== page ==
The two-week community safety officer trial has come to an end and British Columbia Protection Services (BCPS) owner Jason Graff said he has received positive feedback from the community.
The next steps for the program involves finding a way to fund the program. Graff said he could pursue funding from the District of Hope, grants from the provincial government and private funding such as individual businesses.
Graff said to fund the same level of service, it would cost $4,180, plus GST, for five-days-a-week, eight-hour-per-day service. That works out to a cost of $52,668 per year. Graff also said the company could also take on bylaw enforcement work, whose cost will have to be determined with the municipality.
“That’s something that the District may be interested in down the road, especially considering that we don’t have any bylaw services on the weekend or animal control,” said Graff.
A report published by BCPS showed that they spent 36 per cent of their time doing community ambassador work; 26 per cent handling incidents categorized as “criminal”; 24 per cent handling community safety cases; and 10 per cent working in outreach cases. The remaining four per cent were classified as “others.”
Community ambassador work involved answering visitors’ questions about the community such as where to eat, have coffee or about Rambo.
“On a couple of occasions, we actually had visitors from the U.K. and a couple of other countries who came up and started conversation with us and was instantly able to identify what role we’re playing in our community,” said Graff. “Because in their countries, they have very similar programs.”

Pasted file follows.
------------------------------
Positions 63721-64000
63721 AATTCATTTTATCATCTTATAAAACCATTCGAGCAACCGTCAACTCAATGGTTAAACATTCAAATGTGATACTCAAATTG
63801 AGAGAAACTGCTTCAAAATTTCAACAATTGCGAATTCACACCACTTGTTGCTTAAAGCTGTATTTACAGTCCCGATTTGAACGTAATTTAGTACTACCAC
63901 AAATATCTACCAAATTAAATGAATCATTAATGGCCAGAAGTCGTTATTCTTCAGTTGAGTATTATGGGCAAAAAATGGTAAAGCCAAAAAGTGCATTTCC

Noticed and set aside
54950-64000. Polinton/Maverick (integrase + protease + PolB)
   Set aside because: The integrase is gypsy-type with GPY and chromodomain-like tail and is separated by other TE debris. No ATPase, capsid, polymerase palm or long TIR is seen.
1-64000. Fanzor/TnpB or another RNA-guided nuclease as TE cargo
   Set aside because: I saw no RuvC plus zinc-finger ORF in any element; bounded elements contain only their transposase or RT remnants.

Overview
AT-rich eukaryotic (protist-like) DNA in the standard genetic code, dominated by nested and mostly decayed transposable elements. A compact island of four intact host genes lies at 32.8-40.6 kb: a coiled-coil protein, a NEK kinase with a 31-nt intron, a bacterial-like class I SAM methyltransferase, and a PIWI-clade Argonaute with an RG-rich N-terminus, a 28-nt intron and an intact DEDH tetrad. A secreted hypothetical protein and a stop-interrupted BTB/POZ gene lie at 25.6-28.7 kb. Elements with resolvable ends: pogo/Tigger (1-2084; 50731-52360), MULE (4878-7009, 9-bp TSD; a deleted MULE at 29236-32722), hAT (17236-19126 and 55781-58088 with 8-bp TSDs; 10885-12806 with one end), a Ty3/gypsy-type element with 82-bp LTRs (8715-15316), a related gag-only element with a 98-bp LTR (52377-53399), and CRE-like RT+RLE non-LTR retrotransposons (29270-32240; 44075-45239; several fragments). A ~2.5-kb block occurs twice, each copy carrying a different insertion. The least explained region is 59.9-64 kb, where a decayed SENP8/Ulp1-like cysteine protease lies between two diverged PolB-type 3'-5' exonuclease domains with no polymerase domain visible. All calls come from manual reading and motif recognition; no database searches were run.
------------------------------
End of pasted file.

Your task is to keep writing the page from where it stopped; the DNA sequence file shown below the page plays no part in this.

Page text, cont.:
Graff said the category “criminal” involves anything a security guard would deal with such as aggressive panhandling, theft, mischief, trespassing and drinking in public. Community safety cases involves the safety of the community such as assisting other agencies, responding to business’s complaints and lost and found items.
Hope Optical owner Cindy Koszegi said she has noticed a decrease in incidents near her store after the two-week trial. Before the trial, she said she had people openly doing drugs and panhandling aggressively nearby.
“It was a resounding success,” said Koszegi. “The behaviour of the street-entrenched individuals significantly changed knowing the presence of the community safety patrol — they were under their watchful eye.”
Asked if she were willing to pay the costs if Graff fails to find any outside funding, Koszegi said she will work with downtown merchants to make this possible.
Koszegi first proposed hosting a two-week trial to the District of Hope in the summer and explained that after receiving an unfavourable response, she spoke with Graff to do a two-week trial. Graff provided the service for free over the two weeks.